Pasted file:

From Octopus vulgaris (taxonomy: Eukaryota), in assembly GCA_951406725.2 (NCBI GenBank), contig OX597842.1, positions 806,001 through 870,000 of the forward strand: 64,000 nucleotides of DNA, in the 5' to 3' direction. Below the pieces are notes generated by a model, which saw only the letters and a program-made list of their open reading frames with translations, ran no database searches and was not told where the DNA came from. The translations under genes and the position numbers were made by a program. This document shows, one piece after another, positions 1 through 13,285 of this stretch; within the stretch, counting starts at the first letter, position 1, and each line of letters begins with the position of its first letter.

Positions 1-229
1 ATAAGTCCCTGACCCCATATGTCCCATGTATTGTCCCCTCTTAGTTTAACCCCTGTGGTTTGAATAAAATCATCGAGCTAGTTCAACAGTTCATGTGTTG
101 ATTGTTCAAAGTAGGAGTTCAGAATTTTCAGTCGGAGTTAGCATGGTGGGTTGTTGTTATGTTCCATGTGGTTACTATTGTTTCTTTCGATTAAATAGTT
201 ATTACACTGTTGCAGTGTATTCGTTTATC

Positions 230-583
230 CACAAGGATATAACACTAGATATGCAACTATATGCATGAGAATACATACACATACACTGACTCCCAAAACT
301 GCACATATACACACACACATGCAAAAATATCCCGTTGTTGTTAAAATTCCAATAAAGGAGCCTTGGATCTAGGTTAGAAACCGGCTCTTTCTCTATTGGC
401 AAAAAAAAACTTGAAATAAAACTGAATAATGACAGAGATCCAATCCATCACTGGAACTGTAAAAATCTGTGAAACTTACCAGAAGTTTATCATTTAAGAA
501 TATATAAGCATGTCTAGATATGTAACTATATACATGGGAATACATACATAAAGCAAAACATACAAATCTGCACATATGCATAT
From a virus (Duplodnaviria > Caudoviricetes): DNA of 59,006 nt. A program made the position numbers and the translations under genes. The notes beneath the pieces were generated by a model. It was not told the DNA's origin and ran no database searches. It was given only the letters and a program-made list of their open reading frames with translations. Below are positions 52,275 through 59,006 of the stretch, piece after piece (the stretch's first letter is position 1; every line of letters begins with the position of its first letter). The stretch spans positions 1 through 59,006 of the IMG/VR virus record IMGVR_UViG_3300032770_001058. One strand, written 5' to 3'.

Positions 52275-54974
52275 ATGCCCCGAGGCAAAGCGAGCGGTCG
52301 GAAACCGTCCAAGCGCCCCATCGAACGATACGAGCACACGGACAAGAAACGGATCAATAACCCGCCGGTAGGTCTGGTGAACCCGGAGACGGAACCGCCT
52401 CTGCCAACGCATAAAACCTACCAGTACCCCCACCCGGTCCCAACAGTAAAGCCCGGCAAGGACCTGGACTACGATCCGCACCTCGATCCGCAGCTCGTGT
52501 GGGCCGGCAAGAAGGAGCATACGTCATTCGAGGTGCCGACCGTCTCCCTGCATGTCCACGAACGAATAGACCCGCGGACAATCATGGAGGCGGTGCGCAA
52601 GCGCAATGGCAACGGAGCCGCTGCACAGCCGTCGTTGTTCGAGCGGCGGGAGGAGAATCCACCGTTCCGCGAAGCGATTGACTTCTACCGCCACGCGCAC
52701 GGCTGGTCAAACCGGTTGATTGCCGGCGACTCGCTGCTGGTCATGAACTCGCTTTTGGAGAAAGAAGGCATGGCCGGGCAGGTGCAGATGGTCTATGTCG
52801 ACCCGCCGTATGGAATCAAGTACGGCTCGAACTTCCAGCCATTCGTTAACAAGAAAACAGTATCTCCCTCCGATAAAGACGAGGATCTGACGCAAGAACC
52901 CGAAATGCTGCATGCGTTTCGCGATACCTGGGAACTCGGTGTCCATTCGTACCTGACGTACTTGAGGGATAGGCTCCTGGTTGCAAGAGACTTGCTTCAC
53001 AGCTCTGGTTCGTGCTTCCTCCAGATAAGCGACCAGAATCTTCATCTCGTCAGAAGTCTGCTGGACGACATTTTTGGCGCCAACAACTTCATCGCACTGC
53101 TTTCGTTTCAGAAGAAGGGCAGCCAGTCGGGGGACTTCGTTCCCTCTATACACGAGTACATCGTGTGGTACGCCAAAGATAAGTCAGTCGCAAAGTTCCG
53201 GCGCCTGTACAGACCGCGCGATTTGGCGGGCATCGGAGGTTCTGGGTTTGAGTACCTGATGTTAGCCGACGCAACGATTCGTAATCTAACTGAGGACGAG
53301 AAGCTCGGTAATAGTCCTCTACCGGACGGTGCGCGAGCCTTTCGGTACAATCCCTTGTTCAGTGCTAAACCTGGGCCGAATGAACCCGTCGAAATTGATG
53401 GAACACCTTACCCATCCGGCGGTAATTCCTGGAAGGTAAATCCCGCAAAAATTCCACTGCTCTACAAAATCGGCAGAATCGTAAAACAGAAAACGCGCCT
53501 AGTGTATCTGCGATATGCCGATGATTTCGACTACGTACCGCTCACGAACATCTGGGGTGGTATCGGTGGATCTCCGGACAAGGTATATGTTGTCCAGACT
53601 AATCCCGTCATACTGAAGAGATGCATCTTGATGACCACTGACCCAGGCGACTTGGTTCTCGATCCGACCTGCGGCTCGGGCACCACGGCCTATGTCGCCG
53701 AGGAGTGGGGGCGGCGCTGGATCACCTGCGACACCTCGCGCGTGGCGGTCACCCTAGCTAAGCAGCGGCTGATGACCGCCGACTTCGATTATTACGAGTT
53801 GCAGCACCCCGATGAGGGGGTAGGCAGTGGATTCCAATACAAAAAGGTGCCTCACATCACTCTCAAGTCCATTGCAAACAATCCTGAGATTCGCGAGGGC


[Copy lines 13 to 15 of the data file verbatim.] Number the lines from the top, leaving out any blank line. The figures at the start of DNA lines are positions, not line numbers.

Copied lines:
52275 ATGCCCCGAGGCAAAGCGAGCGGTCG
52301 GAAACCGTCCAAGCGCCCCATCGAACGATACGAGCACACGGACAAGAAACGGATCAATAACCCGCCGGTAGGTCTGGTGAACCCGGAGACGGAACCGCCT
52401 CTGCCAACGCATAAAACCTACCAGTACCCCCACCCGGTCCCAACAGTAAAGCCCGGCAAGGACCTGGACTACGATCCGCACCTCGATCCGCAGCTCGTGT